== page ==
BOC's self-titled, debut album comes with a very stylish, black-and-white cover, slightly reminiscent of Escher's haunting visual creations. That, and the long, intriguingly cryptic song titles (not to mention the lyrical themes), should be proof enough that they are not your average, run-of-the-mill hard rock band. Though they sound nothing like the Birmingham behemoths, the nickname of 'American Black Sabbath' the band gained soon after their debut clearly shows they had something that set them apart from other American acts tackling the harder edge of the musical spectrum. Their sound, though firmly rooted in classic rock and blues, does possess a quality that is hard to define, and therefore makes them unique.

This album is obviously nowhere as accomplished as its follow-up, "Tyranny and Mutation", and especially the band's undisputed masterpiece, "Secret Treaties". However, even if not all the songs are equally memorable, there are a few gems to be found - diamonds in the rough, perhaps, but diamonds nonetheless.

Opener "Transmaniacon MC" introduces the listener to BOC's dark, twisted lyrical world (here referencing the notorious Altamont murder), as well to Eric Bloom's gruff, expressive vocal style, and the manic, supercharged guitar work of Donald Buck Dharma Roeser, one of the most criminally underrated axe slingers ever. "The Last Days of May" shows Roeser's more reflective, wistful side, his beautiful, bluesy solo enhancing the sad tale of an escape through the desert ended in death; while “Stairway to the Stars” boasts one of those memorable riffs the band have become famous for. The powerful mid-tempo of the anthemic "Cities on Flame (With Rock and Roll)" sees more textbook riffing, as well as an iconically histrionic vocal performance by Bloom. Finally, "Workshop of the Telescopes" is a clear indication of the direction the band would take on later albums, especially as regards esoteric, sci-fi-influenced lyrical themes.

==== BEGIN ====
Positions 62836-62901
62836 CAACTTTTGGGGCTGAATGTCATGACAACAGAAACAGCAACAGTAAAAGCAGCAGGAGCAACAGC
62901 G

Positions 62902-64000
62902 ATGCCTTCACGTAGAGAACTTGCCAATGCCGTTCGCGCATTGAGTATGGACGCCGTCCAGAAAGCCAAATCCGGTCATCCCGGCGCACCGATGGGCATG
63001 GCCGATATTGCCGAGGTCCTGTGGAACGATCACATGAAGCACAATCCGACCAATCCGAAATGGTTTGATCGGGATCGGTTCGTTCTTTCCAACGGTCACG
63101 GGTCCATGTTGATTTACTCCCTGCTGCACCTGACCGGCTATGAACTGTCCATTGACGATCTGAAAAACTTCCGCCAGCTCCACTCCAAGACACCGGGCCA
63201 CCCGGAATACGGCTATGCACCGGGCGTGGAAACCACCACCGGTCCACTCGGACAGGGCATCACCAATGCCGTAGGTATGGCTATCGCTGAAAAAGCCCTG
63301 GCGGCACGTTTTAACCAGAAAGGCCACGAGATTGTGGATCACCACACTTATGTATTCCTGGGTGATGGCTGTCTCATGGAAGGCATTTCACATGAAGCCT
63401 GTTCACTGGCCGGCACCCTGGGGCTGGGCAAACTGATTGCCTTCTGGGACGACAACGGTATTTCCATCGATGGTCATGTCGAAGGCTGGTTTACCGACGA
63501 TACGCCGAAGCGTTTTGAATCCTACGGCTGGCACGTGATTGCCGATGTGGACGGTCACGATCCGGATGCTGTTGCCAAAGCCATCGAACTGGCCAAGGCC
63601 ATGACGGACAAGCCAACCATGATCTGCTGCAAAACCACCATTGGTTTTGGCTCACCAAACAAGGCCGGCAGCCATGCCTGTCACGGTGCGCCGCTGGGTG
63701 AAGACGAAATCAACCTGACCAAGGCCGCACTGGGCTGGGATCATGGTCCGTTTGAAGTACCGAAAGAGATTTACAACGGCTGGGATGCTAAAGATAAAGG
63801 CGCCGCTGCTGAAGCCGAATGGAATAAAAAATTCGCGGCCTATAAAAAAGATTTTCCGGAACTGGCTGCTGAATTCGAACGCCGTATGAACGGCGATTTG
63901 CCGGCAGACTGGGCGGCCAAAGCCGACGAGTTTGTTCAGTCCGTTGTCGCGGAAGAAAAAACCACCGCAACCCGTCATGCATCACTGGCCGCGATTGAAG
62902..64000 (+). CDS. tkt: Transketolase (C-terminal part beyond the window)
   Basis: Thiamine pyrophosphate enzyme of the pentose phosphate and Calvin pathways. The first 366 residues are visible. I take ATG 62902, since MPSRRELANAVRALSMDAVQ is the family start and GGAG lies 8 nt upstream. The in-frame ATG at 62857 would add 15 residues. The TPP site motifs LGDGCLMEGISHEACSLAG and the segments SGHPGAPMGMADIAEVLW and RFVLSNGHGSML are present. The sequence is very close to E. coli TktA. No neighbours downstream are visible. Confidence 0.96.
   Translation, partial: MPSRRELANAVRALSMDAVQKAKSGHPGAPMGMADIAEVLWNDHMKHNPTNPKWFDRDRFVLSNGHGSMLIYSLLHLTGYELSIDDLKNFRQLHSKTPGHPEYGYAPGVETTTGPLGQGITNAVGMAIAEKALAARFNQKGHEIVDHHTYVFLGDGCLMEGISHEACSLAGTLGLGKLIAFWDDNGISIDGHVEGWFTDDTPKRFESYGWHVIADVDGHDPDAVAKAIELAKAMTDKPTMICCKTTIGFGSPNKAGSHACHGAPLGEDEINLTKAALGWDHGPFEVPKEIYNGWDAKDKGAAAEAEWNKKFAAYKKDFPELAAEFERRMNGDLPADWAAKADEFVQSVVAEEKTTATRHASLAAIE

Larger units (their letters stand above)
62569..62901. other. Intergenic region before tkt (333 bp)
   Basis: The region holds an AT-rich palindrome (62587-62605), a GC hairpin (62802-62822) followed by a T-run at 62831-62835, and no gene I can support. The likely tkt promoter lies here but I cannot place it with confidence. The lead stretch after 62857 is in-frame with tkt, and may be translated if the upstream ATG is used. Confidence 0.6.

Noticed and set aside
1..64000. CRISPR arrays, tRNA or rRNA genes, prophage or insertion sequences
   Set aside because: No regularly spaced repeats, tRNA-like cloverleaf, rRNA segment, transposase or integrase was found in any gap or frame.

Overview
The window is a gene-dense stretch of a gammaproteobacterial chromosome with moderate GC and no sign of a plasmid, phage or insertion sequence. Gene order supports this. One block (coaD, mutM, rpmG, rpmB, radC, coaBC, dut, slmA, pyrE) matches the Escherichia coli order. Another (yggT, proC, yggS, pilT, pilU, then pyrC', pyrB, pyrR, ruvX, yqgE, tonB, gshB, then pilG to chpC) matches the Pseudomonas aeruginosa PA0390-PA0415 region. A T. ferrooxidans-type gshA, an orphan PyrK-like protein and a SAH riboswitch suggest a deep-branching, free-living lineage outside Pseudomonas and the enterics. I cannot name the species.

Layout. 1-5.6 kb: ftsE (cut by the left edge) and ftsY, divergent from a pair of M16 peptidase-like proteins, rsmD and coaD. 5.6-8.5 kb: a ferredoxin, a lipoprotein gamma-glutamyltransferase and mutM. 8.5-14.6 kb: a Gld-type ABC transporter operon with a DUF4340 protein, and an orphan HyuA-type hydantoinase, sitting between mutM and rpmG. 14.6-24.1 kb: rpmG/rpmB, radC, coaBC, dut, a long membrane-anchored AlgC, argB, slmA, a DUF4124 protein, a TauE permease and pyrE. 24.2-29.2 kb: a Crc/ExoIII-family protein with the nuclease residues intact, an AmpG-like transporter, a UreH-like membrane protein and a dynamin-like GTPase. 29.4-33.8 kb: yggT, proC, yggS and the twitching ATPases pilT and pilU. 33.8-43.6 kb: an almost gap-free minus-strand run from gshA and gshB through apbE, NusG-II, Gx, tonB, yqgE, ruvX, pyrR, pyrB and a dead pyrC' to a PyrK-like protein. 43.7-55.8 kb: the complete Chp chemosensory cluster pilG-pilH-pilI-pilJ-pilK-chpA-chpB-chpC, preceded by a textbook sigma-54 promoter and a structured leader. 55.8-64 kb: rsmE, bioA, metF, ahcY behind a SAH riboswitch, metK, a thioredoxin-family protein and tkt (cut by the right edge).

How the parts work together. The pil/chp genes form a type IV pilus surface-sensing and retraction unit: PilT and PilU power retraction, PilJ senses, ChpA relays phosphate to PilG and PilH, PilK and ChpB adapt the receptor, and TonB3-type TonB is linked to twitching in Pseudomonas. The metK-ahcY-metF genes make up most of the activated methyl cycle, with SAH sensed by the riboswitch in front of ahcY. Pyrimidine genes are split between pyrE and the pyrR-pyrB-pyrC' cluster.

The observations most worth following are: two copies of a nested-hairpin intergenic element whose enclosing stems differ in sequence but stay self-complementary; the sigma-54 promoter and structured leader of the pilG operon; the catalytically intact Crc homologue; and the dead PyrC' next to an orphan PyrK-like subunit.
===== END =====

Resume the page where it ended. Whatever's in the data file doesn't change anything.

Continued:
BOC has its share of quieter moments, in particular album closer "Redeemed", which could be referred to as an embryonic AOR song such as the ones to be found on the band's later output. However, the unifying feature of the album lies in the lyrics (mostly penned by unofficial member and mastermind Sandy Pearlman), which range from the visionary to the downright disturbing - as in the case of "Before the Kiss, A Redcap" or the weird, fetish-inspired "She's As Beautiful As a Foot". Behind the often apparently 'simple' musical structures, lies a dark, exotic, disquieting universe - like the black, starry sky depicted by the cover.

Though BOC’s debut cannot be called a masterpiece by any means, it is nevertheless a very solid offering by the celebrated purveyors of intelligent hard rock – as well as a rather tantalizing taste of things to come.
thellama73
As debuts go, this one is pretty impressive. BÖC had a unique sound right from the outset, not really sounding derivative of bands like Black Sabbath and Led Zeppelin, and while there are a few missteps here (She's As Beautiful As A Foot), this remains one of their strongest albums after all these years. The band traverses a wide variety of sounds here, but they all link together with a sort of internal logic that keeps the album from meandering. From the blistering hard rock of "Cities On Flame," to the gentle beauty of "Then Came The Last Days of May" and the zany finale "Redeemed." Along with Secret Treaties, this is about as proggy as the band ever got. "Before The Kiss A Redcap" is a good example of this, and is the highlight of the album. In my opinion, all of BÖC's first three albums are worth picking up, especially if you're interested in the roots of heavy metal.